ROME (Reuters) - An investigation into corruption allegations against a junior minister from the far-right League prompted fresh conflict on Thursday within Italy's already troubled government.
The League and anti-establishment 5-Star Movement formed a coalition last June, but relations between the two parties have grown increasingly sour ahead of EU elections in May, and there has been media speculation that the government might fall apart.
The latest row centred on Armando Siri, an undersecretary in the transport ministry, who learnt on Thursday that he had been placed under investigation for allegedly taking bribes to help companies operating in the renewable energy sector.
He denied the accusations, but in a move that infuriated the League, the 5-Star's Transport Minister Danilo Toninelli announced he was stripping Siri of his government responsibilities until his judicial position was clarified.
"A corruption enquiry demands the utmost attention and caution," a transport ministry statement said.
The 5-Star has vowed zero tolerance against corruption in Italy and has built much of its support on the back of a squeaky clean image. However, its own image has been hit in recent years as some of its own politicians have faced charges of wrongdoing.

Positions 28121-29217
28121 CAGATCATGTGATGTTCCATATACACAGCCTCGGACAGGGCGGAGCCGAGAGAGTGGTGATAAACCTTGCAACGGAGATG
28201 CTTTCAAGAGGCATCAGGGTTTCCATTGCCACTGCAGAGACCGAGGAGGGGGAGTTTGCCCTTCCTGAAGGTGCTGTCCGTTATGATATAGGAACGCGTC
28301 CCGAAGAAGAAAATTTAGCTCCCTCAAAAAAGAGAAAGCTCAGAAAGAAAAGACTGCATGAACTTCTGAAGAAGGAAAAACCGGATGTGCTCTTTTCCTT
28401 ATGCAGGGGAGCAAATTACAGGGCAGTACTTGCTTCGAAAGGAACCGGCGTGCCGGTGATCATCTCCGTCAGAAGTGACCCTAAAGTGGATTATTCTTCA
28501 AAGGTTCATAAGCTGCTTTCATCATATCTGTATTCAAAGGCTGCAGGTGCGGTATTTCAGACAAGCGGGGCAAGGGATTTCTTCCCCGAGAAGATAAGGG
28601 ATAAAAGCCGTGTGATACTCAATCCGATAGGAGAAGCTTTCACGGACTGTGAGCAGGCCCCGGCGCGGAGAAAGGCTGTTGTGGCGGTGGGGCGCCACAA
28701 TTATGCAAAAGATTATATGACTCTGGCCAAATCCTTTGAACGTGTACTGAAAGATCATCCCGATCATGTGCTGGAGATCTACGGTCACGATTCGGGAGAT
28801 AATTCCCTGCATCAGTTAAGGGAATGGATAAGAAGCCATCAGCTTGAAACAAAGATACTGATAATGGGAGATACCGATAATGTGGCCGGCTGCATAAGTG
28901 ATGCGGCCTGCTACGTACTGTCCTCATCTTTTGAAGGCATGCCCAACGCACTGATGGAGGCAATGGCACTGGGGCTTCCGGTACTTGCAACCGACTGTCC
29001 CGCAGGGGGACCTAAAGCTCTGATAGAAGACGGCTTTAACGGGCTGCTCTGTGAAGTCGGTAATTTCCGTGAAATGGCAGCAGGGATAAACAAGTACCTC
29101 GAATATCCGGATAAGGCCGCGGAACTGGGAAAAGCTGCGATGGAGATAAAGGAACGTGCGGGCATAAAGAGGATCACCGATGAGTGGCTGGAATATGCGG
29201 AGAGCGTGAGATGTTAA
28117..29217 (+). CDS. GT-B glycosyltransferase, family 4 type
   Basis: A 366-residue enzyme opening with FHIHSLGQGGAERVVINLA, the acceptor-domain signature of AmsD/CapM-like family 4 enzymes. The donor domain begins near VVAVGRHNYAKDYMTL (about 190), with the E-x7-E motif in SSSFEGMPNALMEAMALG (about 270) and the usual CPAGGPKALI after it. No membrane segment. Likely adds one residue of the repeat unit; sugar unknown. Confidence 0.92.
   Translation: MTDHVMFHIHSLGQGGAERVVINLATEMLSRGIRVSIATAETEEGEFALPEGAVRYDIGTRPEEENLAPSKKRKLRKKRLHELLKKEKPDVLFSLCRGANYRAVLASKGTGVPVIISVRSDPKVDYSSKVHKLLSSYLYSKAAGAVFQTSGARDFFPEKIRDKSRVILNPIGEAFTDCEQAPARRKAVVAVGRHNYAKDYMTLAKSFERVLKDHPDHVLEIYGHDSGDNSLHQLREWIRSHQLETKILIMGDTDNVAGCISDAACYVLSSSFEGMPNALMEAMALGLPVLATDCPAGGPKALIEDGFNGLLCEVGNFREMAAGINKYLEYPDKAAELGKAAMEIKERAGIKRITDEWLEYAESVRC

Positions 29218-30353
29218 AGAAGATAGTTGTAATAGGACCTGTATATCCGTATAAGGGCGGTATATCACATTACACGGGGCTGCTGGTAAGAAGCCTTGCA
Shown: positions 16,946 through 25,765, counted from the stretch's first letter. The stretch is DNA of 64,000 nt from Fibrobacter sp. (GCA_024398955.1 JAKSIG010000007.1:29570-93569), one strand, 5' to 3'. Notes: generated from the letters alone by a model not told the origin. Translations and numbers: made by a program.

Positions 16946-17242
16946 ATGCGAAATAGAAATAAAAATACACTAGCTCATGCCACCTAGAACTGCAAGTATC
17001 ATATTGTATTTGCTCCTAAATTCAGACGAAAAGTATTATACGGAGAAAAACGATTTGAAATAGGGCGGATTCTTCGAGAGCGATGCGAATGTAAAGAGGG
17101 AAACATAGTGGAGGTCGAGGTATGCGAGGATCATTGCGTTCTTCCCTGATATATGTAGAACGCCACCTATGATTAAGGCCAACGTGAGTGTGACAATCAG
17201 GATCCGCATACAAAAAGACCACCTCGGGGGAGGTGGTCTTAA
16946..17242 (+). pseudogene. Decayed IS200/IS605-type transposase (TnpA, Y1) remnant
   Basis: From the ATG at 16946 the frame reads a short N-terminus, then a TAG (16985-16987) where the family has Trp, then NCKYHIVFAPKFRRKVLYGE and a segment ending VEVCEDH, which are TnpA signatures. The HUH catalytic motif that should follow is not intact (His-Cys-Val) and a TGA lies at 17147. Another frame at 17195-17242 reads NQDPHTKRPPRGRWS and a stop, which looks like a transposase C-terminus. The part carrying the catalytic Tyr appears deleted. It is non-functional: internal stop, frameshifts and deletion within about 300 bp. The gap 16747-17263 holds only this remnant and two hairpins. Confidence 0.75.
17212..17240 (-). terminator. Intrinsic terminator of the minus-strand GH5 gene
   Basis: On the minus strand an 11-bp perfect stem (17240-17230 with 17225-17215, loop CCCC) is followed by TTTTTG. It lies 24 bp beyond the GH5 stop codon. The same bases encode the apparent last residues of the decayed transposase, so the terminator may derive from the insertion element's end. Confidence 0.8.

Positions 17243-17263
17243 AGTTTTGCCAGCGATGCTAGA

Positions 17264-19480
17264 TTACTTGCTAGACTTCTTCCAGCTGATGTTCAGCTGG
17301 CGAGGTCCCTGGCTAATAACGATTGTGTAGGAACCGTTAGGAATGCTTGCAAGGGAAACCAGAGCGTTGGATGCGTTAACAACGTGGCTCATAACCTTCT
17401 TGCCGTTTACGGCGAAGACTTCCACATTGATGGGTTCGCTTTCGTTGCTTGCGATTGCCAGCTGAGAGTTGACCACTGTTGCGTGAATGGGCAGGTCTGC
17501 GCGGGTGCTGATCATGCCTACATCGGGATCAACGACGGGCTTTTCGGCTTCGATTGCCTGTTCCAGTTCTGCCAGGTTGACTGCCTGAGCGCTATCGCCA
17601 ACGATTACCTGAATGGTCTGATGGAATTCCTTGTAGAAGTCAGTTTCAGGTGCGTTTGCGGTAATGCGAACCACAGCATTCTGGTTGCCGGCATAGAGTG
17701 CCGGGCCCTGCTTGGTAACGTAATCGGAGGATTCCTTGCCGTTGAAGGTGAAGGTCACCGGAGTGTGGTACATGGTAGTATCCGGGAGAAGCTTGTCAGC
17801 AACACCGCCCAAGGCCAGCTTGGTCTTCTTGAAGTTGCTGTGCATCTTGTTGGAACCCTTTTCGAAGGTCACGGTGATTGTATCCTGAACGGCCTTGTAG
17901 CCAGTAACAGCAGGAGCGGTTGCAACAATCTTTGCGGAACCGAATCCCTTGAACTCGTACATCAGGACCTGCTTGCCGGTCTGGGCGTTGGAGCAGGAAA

League leader Matteo Salvini, who also serves as deputy prime minister and interior minister, accused his coalition allies of hypocrisy by turning on Siri.
"I say to our 5-Star friends they defended (Rome Mayor Virginia) Raggi when she was under investigation. Please do not apply double standards," Salvini said, referring to the fact that Raggi remained in office last year despite being charged with abusing her powers.
She was later cleared of the accusations.
The investigation into Siri is being led by Rome and Palermo prosecutors and concerns nine other people, judicial sources said. Siri demanded to be heard by the magistrates as soon as possible to clear his name.
Siri is a vocal supporter of sweeping tax cuts which are a core League campaign promise and part of the government's programme.
In 2014, he plea-bargained a brief prison sentence over the fraudulent bankruptcy of a company that he was president of. He never served any time behind bars.
(Reporting by Domenico Lusi; writing by Angelo Amante, editing by Raissa Kasolowsky and Crispian Balmer)